By Greg Samways; January 10th, 2017

The key to studying, understanding and learning is not just being able to find the information, but being able to organise it in your mind so that it is retrievable when you next need it.  It is not sufficient to simply listen and “understand” what is being said or shown to you.  You have to actively process the information, organise it into logical patterns and locations in your brain, so you know where to find it when you need it.  Sherlock Holmes calls this his “Mind Palace”, which he is constantly working on to keep it tidy and accessible.

So how do you keep the information tidy and accessible in your brain?

You need to organise the information in to logical, memorable frames of reference. What is a frame of reference?  Ideally it is something graphical, because the brain remembers images far better than lists of words, or at least is something that easily conjures up images, like a story  Just think what you do when somebody describes something to you using words.  What do you do in your mind?  You try and imagine what it looks like.  Far easier and more memorable to just look at a picture!  But to make it really stick in your mind, you should draw the picture yourself, which involves taking the information in through your eyes and ears, processing the information in your brain, instructing your hand to draw, then re-evaluating your work with your eyes to check it is correct.  This is all part of the internalization process: the process by which physical memories are actually formed in your mind.

One of the best ways to learn is to teach.  I have learned more in the last thirteen years teaching courses than I did when I was studying!  Being able to explain something clearly demonstrates that you understand and that the subject has become part of your personal knowledge base.  This technique was used extensively by Richard Feynman.  Check out the video below from Sprouts for an explanation of the Feynman Technique.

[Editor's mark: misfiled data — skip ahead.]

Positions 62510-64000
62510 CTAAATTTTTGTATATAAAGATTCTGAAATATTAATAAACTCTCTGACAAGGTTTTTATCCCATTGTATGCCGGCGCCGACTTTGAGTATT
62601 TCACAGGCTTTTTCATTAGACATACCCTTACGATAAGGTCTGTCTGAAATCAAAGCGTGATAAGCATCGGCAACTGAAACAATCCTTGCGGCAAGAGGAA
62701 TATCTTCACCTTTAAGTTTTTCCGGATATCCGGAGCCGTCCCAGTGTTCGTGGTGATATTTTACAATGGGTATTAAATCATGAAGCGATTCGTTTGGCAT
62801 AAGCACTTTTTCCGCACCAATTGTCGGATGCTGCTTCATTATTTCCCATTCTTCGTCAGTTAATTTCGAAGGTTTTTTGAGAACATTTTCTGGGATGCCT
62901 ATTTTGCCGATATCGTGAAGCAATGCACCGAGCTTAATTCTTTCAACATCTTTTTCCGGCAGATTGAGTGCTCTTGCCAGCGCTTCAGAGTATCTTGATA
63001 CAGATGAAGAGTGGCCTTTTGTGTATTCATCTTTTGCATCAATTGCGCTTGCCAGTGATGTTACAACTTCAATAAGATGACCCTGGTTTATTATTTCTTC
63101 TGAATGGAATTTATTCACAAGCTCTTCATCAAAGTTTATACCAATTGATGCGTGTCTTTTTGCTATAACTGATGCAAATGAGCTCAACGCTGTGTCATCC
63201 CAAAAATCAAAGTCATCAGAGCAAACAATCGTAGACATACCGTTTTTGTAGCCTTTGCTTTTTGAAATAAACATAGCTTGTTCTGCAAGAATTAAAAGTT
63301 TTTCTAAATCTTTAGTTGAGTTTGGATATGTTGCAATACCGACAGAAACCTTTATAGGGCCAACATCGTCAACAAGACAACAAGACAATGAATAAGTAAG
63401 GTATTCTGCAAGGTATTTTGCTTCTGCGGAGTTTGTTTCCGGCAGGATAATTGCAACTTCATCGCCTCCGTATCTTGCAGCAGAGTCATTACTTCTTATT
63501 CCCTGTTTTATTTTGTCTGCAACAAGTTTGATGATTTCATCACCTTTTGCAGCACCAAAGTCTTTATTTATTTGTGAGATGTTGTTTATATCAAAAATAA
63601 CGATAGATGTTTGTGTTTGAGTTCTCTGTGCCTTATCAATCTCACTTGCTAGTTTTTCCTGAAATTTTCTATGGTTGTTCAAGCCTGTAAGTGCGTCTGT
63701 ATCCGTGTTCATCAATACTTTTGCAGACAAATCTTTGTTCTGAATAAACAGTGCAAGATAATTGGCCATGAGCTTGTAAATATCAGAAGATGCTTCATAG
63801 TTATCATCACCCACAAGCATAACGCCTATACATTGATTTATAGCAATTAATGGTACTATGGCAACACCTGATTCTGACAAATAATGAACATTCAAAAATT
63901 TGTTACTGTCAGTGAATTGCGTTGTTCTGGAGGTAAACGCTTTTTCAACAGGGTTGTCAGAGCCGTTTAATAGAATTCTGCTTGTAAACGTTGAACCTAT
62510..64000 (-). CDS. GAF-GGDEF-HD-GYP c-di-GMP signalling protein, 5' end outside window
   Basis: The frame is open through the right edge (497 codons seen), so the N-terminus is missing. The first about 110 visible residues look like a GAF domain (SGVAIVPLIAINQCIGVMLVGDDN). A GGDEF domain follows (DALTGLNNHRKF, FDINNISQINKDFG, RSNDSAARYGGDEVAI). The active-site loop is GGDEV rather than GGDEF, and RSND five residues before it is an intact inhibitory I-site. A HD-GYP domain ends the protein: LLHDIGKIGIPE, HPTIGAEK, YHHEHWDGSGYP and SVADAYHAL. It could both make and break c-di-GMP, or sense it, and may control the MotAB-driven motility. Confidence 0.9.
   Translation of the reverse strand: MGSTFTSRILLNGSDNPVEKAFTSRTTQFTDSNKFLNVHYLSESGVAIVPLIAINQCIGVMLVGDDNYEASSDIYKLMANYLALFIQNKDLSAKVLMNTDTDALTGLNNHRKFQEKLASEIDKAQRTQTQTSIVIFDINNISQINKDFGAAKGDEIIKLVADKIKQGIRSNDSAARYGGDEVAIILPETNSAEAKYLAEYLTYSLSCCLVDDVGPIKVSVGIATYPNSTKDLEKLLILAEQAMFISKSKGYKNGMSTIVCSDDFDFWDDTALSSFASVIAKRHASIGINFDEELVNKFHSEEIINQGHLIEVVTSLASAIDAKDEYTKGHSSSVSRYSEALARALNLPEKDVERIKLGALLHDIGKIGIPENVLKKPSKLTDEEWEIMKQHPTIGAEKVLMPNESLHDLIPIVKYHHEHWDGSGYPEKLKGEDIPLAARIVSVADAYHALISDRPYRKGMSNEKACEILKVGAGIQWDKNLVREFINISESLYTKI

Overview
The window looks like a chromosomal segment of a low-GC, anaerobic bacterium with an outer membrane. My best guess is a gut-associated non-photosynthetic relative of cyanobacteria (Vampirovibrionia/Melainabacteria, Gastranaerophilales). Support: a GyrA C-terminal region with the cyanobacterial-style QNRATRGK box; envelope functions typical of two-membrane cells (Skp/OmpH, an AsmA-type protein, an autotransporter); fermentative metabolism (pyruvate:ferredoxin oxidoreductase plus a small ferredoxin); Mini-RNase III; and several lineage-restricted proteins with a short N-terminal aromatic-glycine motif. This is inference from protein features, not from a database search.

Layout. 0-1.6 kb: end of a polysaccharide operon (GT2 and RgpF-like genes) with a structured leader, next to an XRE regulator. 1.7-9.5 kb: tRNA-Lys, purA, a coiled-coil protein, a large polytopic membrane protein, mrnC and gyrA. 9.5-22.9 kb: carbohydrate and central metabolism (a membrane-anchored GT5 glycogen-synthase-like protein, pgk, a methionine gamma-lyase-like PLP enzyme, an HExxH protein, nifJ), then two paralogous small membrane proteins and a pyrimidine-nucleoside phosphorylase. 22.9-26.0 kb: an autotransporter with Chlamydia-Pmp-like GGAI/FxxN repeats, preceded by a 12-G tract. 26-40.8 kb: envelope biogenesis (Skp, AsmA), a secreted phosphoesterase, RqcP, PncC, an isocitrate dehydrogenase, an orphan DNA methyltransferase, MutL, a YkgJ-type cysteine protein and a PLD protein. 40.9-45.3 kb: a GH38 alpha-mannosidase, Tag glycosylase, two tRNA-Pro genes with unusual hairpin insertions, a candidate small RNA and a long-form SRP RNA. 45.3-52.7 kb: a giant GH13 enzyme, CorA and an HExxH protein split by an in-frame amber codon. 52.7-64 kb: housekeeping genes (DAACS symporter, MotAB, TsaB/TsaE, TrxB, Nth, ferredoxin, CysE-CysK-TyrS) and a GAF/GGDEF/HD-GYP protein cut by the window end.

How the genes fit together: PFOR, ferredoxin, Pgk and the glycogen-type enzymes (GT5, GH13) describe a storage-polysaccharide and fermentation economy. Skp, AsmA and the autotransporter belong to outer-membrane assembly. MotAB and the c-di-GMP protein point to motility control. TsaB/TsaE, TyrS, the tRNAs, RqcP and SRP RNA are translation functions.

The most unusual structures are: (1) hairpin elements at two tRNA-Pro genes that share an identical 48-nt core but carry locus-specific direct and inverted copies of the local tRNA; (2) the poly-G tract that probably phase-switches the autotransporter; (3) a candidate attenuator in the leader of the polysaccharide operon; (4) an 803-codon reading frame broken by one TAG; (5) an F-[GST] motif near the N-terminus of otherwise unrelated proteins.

The Feynman Technique

When you are experimenting with this technique, try recording your out-loud explanation and play it back to yourself.  You will soon see which bits make no sense!  You could easily make these videos on your smartphone, and when you are happy with your explanation, you can share them with your colleagues for their feedback.

Now lets look at some of the different ways we can organise our ideas.

Classification and Categorisation

As geoscientists we do this all the time, classifying rocks and fossils, log responses and depositional systems, to name a few.  Remember that the classification system is not the end point.  The classification system is just a means to an end.  It is the means by which we systematically group infinitely variable natural entities into a manageable set of categories.  Something that we can actually comprehend and visualise.  Once we have established a classification, we should have attained a new higher level of understanding, at which point we should start again and see what more we can learn by reclassifying in new and different ways.

The GeoLumina philosophy is to use a lot of classification schemes to make sense of the world.

Causal Link Diagrams